Two films espousing feminist ideas broke through in a big way commercially last week, but it’s the movie franchise you’d least suspect that does the best job of celebrating women in cinema.

In fact, it’s just a better movie all the way around.

Don’t look now, but George Miller, the director behind the Mel Gibson-led “Road Warrior” trilogy, is back with a new installment of “Mad Max” and its “Fury Road” is simply one of the three best films so far in 2015 and by far the year’s most feminist.

It’s not earth-shattering if viewers haven’t seen the trilogy before heading to theaters for “Fury Road.” In fact, seeing the film with fresh eyes offers a richer perspective on this visually brilliant epic adventure.

Tom Hardy — further cementing his status as both leading man and character actor — holds his own as the titular “Mad Max,” taking over where Gibson left off in the mid-1980s.

It’s Charlize Theron, however, that really drives “Fury Road” with the year’s most powerful feminist performance, kicking ass and taking names as the Imperator Furiosa tasked with secreting five young breeding women away from a cult in a post-apocalyptic desert. The film leans heavily on agenda — some political, some ideological — while also putting female characters in places to shine in what would otherwise be male-driven films.

Nicholas Hoult — previously best known as Beast in the latest “X-Men” installments — is unrecognizable as the War Boy Nux, teetering on the brink of insanity while somehow not falling all the way over. It’s by far the best performance by a supporting actor so far in 2015, even surpassing a classic Alan Alda performance in “The Longest Ride.”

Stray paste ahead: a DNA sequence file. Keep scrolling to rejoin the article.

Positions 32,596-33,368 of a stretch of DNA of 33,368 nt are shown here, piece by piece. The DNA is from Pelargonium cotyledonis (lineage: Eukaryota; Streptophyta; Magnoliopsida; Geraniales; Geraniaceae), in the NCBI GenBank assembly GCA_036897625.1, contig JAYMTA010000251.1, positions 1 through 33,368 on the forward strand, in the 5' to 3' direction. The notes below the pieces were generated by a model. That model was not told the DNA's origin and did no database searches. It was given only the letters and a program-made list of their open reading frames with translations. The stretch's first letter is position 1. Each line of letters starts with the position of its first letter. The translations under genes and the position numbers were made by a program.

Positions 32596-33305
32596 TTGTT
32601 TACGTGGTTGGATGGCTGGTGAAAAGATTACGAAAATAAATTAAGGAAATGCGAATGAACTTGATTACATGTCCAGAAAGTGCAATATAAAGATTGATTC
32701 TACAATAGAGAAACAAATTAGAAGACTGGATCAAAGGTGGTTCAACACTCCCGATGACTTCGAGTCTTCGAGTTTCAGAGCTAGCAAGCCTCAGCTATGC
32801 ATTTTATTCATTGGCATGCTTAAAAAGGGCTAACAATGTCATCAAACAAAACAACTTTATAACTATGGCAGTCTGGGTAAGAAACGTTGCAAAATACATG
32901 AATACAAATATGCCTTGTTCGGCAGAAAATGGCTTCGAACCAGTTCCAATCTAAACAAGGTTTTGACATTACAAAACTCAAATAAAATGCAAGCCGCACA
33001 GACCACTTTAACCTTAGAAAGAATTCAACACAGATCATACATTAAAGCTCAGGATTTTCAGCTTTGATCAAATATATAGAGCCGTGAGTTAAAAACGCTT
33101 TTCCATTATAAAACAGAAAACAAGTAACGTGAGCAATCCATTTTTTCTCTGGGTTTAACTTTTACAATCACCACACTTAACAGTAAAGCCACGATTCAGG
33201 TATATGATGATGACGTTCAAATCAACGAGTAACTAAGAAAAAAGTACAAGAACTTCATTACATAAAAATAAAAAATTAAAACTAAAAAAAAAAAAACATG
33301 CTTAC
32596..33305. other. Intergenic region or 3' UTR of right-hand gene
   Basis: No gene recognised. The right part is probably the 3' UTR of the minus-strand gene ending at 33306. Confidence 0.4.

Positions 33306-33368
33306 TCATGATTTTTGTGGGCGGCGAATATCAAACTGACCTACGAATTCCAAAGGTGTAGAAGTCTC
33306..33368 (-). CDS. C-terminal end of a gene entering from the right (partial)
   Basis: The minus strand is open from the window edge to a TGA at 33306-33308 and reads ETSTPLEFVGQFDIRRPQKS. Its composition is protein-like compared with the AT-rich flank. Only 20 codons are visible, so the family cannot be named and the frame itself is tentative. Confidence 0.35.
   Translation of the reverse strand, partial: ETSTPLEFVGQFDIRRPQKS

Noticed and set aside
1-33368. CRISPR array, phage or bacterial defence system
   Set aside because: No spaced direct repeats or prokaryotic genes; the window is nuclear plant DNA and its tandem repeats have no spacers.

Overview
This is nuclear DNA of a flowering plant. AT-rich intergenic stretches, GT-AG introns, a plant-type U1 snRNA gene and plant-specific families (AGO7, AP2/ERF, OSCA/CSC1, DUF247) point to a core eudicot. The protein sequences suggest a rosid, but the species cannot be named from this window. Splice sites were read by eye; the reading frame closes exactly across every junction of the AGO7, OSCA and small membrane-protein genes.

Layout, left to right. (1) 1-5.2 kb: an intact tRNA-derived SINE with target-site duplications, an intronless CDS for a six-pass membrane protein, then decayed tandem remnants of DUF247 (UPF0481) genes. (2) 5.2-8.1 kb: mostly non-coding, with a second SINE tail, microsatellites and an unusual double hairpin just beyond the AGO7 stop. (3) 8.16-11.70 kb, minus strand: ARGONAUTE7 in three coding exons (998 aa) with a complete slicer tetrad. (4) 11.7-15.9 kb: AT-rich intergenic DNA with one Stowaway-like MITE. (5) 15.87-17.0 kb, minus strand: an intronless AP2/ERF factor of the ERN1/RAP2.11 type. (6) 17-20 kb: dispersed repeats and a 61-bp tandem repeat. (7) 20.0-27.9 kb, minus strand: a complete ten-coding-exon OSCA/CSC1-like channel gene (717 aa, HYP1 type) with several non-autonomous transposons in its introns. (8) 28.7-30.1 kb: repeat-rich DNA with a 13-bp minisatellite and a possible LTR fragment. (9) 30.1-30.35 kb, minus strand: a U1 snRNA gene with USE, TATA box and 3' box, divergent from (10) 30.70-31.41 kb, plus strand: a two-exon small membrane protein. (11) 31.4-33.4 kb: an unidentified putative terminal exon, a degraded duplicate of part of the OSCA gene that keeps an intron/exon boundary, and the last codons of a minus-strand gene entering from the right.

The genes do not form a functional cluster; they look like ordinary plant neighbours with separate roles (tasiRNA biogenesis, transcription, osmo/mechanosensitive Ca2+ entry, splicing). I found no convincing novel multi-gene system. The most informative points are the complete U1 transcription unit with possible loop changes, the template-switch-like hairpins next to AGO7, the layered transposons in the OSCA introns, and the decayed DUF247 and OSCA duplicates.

While the acting will help carry audiences through scene to scene, what really sets “Fury Road” apart is the work of Miller and cinematographer John Seale to bring the vivid pictures in Miller’s head to life on the big screen.

Rarely is a film more visually dynamic on a shot to shot basis than “Fury Road,” which keeps viewers on sensory overload for a full two hours. The fact that Miller and stunt coordinator Guy Norris were able to achieve 90 percent of the stunts performed in the film without the aid of computer-generated imagery (CGI) is astounding.

Watch “Fury Road” and then try to wrap your mind around the fact that Miller also directed “Babe” and the Academy Award-winning animated film “Happy Feet.”
To be sure, “Fury Road” is a highly demanding, heavy-metal rage inducing, bullet-to-the-head kind of film for mature audiences only. Miller’s post-apocalyptic action horror odyssey insists upon a rational and engaged audience like last year’s sci-fi adventure “Edge of Tomorrow” with Tom Cruise and Emily Blunt.

In a cinematic world of sameness, “Fury Road” is Miller’s giant roadmap paving the way for directors to bring some originality to sequel-making. If Hollywood learns nothing else from “Fury Road,” this will still be a major step in the right direction for cinema.

Audiences who enjoy, or even mildly tolerate, the plot and acting performances in “Fury Road” need to see the film a second time just to fully immerse themselves in the cinematic wasteland Miller creates in the most authentic way possible.

The first time through, audiences can only experience the film through Miller’s broader strokes, scalding reds and soothing blues washed in the raging hormones of guitar-heavy white noise.

It’s on the second viewing where audiences can truly appreciate the method to Miller’s madness.

For a film cooking in Miller’s mind for nearly three decades, the wait is well worth it.

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